Gums Swollen around One Tooth

If you’ve ever had a swollen gum that’s only swollen around one tooth, you may have felt it with your tongue or you may have seen it when you’re looking in the mirror. You probably wondered why that one spot was swollen, and whether it would go away or not. Sometimes, these swollen areas go away and we don’t think about them anymore, but if they reappear or if the swollen area spreads or grows more inflamed, see your dentist as soon as you can. A gum that’s swollen in one area could be because of an oral hygiene issue, or it could indicate an abscess or gum disease.

If you aren’t conscientious when you brush and floss, you might leave food debris behind. Food debris that stays on the teeth and just below the gums leads to inflammation and decay, which develops into gum disease. Indications of improper or inadequate oral hygiene include discolored gums -- either very pale or angrily red -- that are swollen and that may bleed while brushing. In its earlier stages, gum disease is usually painless, and swelling or bleeding of the gums could be an early sign of gum disease, even if it’s only around one or two teeth. Clean the area gently yet thoroughly, and see your dentist for a professional cleaning; with the proper care, the swelling will subside and your gums will be restored to health. Without care and professional attention, the initial swelling that’s common with gum disease could develop into periodontitis, a disease that is irreversible but treatable. When a patient has periodontitis, there may be pus present in the oral cavity, which can cause bad breath or a bad taste in your mouth. The gums will appear receding and loosened and may be visibly discolored. Advanced stages of periodontal disease eventually include the loosening and loss of the teeth as the bones of the jaw are invaded with bacteria.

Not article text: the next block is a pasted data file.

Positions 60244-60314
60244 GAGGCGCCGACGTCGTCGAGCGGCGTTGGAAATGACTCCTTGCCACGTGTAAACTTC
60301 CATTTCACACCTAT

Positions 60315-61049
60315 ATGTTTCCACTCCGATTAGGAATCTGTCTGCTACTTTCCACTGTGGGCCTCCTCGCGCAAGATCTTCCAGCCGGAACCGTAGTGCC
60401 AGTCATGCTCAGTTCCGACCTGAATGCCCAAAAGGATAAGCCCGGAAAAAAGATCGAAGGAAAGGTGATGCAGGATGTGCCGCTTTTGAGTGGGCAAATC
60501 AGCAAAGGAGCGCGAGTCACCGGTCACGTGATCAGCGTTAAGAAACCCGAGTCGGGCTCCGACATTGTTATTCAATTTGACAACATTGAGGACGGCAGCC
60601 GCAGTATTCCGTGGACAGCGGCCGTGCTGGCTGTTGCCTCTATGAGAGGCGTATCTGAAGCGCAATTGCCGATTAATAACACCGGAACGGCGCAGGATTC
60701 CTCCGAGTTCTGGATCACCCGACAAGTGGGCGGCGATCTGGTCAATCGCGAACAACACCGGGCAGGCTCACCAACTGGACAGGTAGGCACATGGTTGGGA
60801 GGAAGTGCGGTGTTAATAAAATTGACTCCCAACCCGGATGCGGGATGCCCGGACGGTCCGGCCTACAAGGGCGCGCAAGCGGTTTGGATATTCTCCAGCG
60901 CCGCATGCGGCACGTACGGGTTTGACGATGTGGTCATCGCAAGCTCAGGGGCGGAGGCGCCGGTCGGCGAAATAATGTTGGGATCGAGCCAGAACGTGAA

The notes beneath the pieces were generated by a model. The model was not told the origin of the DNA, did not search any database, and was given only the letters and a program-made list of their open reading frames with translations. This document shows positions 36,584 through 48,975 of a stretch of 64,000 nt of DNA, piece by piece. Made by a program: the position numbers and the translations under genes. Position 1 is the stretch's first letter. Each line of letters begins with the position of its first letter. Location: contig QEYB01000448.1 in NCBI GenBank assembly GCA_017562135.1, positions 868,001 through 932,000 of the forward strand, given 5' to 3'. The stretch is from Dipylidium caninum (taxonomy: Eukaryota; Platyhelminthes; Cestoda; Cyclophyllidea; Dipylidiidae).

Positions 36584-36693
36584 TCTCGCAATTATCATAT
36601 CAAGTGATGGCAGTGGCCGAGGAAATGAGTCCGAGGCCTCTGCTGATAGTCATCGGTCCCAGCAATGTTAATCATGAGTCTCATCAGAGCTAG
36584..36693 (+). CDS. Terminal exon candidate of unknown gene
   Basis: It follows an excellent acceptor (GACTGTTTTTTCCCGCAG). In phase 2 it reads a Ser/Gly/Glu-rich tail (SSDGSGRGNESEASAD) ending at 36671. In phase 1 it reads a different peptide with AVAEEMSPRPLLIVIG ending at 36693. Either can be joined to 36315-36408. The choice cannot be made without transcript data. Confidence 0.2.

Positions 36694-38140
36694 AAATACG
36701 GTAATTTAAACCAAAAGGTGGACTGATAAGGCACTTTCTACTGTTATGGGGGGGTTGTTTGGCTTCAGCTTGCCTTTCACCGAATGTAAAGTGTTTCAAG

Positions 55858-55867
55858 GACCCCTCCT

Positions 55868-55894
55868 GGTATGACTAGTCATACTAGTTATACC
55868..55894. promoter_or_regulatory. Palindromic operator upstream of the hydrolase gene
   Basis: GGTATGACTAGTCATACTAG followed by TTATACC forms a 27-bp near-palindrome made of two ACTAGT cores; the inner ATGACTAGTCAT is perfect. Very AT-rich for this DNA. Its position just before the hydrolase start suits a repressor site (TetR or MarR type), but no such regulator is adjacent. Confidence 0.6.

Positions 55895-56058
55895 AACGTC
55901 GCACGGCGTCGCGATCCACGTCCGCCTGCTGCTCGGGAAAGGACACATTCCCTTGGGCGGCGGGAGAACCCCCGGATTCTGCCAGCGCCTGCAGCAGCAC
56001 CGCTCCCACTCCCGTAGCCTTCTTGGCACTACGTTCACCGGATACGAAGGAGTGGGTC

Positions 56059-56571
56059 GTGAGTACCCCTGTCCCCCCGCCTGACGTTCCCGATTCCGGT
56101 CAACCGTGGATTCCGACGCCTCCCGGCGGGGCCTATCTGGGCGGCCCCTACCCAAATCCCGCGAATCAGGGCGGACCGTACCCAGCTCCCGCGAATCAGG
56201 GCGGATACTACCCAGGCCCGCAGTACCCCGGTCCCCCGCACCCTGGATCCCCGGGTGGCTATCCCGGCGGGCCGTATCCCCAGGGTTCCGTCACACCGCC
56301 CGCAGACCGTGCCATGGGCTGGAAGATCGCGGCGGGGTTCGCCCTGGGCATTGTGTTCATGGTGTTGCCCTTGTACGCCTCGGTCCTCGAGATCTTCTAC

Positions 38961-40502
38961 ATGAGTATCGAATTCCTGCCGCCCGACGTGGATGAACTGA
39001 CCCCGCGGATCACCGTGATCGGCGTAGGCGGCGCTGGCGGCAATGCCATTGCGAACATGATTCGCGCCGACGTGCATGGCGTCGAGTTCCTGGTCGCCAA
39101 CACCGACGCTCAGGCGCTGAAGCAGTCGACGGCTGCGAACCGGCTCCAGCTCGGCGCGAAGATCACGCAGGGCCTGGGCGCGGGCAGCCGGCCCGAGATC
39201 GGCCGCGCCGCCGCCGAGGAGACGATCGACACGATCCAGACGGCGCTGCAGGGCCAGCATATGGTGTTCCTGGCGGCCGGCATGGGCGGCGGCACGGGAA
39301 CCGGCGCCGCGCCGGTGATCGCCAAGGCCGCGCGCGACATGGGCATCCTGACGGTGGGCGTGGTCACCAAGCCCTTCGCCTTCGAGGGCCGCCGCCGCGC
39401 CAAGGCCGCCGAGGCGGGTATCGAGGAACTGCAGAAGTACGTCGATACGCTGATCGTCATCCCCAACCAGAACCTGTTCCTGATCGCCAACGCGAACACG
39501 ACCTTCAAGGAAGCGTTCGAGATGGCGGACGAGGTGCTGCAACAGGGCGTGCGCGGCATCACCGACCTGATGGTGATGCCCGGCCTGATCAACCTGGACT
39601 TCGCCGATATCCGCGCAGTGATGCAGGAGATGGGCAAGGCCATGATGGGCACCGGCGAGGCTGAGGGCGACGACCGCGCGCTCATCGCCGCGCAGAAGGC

If you have noticeably inflamed swelling around a single tooth, it may also be the result of an abscessed tooth. An abscess can result from an untreated cavity that has been colonized by bacterial infection. Symptoms include swelling in the gums and jaw, pain, and fever. If you think you might have an abscessed tooth, see your dentist right away. While rare, it is possible for the infection in the tooth to spread into the body’s other systems, which can cause very serious problems. Abscesses can be treated, but the infection will not go away on its own.

The best way to keep all of these issues at bay is with regular, effective oral hygiene. If you notice swelling around one tooth, first make sure there isn’t a piece of popcorn stuck in there or something. Sometimes some minor irritation can be a great reminder to floss and brush. If the inflammation remains, see your dentist. Regular checkups and cleaning can help prevent gum disease and abscesses and can keep you and your smile healthy and pain-free, so pay attention to your gums. They’re more important than you’d think.

How Long Do Swollen Gums Last?